Cricket Discipline Commission upholds Middlesex’s two-point penalty

Somerset County Cricket Club have welcomed the Cricket Discipline Commission’s decision to uphold Middlesex County Cricket Club’s two point deduction.

The Cricket Discipline Commission (CDC) today announced that it had upheld the deduction from Middlesex CCC for a slow over rate in their Specsavers County Championship match against Surrey at the Kia Oval in August.

Following today’s decision Somerset CEO Lee Cooper said: “We were confident that the ECB’s original decision would stand and we are delighted with the outcome.

“We are pleased that this has now been put to rest and we can concentrate on preparing for next season in the First Division of the Specsavers County Championship.

“I would like to take this opportunity to thank the ECB for the swift resolution of this matter.”

Over-rate penalties are automatically applied in the First-Class game under Playing Condition 16.4 with no right of appeal. However, due to the exceptional circumstances surrounding this fixture, the ECB and Middlesex agreed to send submissions to the CDC Chairman, Tim O’Gorman, for his consideration. Having considered these submissions, he was satisfied that this was not a matter that should be referred to a Disciplinary Panel Hearing.

In reaching his decision, Mr O’Gorman said: “It is in the interests of the whole game that arrangements are put in place to prevent slow over rates, and it is noted that the requirement of 16 overs per hour is a minimum rate.

“The rules relating to over rates are clear and understood by all teams, coaches, players, and captains. Although it may be common practice that teams will seek to make up time later in a match, even in the second innings, if they seek to do this they must also be aware that approaching their over rate in such a way carries with it an inherent risk. If, for any reason, they are unable to make the time up, the appropriate sanction will be imposed. Middlesex have sought to argue that it was only because of the abandonment of the game that they did not make up their overs but that cannot be entirely correct. There was no guarantee that, if the game had run its normal course those overs could ever have been made up.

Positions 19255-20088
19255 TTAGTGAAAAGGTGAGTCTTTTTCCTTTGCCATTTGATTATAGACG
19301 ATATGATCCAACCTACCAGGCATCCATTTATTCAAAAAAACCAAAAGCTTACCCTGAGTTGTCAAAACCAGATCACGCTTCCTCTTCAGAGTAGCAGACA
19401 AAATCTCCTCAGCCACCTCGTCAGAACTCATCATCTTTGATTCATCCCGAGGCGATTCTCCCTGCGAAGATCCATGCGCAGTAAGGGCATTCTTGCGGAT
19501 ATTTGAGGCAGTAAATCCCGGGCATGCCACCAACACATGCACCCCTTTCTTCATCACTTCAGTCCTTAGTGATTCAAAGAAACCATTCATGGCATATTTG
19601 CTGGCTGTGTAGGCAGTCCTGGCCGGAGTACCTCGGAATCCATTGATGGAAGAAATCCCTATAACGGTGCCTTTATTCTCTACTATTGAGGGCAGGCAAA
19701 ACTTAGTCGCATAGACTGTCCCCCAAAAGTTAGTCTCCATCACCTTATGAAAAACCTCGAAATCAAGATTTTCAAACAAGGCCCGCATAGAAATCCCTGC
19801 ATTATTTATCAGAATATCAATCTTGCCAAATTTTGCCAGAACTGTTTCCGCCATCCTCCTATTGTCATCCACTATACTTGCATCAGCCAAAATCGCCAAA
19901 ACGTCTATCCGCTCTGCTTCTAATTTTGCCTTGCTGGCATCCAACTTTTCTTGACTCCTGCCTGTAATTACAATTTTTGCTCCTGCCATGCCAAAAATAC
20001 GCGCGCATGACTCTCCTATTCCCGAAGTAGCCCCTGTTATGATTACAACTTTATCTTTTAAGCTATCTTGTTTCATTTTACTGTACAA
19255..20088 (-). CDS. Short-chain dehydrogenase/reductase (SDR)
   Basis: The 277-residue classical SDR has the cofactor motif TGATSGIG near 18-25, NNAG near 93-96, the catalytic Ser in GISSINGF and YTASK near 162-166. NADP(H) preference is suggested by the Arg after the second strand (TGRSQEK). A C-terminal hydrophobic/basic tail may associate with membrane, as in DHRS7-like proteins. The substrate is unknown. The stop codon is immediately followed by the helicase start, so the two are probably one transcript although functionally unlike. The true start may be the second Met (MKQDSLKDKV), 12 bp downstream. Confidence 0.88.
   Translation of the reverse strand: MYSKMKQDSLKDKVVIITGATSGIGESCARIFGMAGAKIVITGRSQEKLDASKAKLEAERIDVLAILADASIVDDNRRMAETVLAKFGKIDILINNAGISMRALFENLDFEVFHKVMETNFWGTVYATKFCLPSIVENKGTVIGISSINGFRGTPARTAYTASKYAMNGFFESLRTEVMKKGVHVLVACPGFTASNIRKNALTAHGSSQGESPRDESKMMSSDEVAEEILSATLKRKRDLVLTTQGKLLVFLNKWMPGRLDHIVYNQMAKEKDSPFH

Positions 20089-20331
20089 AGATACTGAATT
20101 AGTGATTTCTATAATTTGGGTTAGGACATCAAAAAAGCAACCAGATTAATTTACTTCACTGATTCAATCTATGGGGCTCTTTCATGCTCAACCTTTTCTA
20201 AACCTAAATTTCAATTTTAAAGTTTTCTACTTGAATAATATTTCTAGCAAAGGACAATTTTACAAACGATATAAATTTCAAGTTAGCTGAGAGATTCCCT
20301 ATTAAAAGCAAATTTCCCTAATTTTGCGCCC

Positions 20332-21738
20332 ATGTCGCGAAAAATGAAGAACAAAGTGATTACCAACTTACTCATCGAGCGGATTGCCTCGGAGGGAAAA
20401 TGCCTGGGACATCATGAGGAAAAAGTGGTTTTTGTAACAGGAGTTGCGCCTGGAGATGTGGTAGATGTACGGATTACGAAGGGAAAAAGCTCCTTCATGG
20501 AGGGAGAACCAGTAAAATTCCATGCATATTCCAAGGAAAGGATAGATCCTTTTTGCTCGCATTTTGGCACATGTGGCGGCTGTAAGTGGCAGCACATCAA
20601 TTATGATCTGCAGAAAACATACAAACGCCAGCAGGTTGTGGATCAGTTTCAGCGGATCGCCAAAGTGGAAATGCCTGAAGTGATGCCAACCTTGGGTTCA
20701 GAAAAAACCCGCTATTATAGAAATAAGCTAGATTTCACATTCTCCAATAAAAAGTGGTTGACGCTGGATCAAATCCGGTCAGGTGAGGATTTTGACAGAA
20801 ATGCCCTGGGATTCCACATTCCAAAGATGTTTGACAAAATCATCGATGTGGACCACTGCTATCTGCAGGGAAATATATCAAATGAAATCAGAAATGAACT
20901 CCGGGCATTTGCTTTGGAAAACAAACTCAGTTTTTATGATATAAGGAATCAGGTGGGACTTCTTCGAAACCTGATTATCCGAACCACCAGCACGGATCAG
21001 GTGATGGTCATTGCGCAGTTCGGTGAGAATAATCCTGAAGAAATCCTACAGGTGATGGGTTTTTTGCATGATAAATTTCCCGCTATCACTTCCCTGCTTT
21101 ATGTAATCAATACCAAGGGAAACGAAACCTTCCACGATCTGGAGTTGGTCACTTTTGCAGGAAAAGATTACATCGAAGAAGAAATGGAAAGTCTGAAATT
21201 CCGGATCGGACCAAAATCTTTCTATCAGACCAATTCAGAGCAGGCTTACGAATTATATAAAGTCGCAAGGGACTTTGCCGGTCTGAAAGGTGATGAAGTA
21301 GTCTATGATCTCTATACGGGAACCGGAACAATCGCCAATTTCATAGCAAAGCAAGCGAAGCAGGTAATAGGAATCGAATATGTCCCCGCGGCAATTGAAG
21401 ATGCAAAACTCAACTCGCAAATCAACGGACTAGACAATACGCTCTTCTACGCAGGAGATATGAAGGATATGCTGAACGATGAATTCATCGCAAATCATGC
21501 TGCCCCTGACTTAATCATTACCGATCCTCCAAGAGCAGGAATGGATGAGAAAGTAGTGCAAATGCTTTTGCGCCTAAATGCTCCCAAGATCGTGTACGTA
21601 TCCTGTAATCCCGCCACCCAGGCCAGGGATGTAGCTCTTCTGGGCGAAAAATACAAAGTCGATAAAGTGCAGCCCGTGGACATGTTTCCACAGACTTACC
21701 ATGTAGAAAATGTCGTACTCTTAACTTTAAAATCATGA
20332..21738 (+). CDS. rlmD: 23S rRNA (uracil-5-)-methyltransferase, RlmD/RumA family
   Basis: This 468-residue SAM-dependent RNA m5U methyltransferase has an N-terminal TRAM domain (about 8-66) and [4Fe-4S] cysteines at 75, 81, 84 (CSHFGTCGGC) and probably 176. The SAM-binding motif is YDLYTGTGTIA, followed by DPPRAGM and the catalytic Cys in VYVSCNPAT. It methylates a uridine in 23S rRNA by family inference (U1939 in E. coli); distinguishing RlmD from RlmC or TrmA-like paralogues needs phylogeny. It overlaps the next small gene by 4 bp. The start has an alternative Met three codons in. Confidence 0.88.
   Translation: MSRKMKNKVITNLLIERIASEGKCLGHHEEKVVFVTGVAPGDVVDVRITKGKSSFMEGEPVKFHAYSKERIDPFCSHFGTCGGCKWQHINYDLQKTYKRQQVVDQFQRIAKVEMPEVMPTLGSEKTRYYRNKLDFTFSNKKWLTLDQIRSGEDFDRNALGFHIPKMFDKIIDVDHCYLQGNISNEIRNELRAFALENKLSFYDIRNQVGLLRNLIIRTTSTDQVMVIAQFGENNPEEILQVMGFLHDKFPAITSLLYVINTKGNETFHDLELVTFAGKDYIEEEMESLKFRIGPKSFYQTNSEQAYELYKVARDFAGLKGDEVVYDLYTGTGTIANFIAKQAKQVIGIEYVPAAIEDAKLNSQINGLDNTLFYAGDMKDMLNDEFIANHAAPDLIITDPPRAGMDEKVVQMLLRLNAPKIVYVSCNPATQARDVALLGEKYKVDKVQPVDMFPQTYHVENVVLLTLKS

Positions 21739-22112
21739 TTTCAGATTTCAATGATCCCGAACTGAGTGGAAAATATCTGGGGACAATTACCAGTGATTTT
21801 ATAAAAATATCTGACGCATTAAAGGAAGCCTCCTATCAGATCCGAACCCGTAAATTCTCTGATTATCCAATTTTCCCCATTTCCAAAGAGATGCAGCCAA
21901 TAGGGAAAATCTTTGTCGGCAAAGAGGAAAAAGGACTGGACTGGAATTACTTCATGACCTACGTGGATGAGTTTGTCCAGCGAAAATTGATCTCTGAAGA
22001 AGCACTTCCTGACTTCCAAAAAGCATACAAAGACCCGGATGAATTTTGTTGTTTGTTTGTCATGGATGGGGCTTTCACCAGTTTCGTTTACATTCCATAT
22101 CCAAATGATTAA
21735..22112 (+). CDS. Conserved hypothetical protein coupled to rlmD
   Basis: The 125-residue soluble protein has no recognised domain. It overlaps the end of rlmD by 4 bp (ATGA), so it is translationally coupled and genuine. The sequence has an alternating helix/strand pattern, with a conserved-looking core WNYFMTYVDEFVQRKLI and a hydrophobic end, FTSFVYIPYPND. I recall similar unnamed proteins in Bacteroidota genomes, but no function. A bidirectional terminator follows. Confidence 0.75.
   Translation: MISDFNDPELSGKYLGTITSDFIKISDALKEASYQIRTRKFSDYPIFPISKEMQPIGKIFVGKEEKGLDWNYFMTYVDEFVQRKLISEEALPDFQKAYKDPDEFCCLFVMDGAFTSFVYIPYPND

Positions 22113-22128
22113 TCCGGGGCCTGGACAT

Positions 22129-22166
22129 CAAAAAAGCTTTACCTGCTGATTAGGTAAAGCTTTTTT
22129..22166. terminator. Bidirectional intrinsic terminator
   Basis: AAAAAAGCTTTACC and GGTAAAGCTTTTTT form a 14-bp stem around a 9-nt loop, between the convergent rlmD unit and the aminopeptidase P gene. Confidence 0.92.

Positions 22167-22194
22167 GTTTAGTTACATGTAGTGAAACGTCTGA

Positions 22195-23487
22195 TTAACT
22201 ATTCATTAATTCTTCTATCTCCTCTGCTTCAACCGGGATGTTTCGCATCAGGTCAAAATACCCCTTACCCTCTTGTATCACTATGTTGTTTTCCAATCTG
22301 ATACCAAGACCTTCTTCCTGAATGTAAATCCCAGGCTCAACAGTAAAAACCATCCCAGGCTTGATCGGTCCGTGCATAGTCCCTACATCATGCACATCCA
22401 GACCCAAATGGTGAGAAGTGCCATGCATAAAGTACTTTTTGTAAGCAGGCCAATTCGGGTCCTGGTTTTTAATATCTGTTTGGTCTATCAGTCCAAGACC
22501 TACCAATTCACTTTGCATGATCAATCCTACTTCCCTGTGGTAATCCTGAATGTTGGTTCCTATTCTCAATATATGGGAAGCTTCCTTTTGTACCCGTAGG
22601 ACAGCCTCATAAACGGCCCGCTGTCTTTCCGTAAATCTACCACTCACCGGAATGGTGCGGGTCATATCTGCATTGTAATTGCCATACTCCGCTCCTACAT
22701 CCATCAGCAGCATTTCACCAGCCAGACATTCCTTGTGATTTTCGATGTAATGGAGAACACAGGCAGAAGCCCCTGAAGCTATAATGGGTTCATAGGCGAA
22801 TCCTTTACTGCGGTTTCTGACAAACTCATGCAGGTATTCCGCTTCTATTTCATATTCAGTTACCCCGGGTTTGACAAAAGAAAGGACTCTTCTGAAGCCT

“I do not accept that Middlesex only agreed to the abandonment of the match on condition that their slow over rate in the first innings would be overlooked. It is not within the power or gift of either the umpires or the players to make deals like that. The match was abandoned for safety reasons. Play ended accordingly and the points earned or deducted should stand with effect from that time.”

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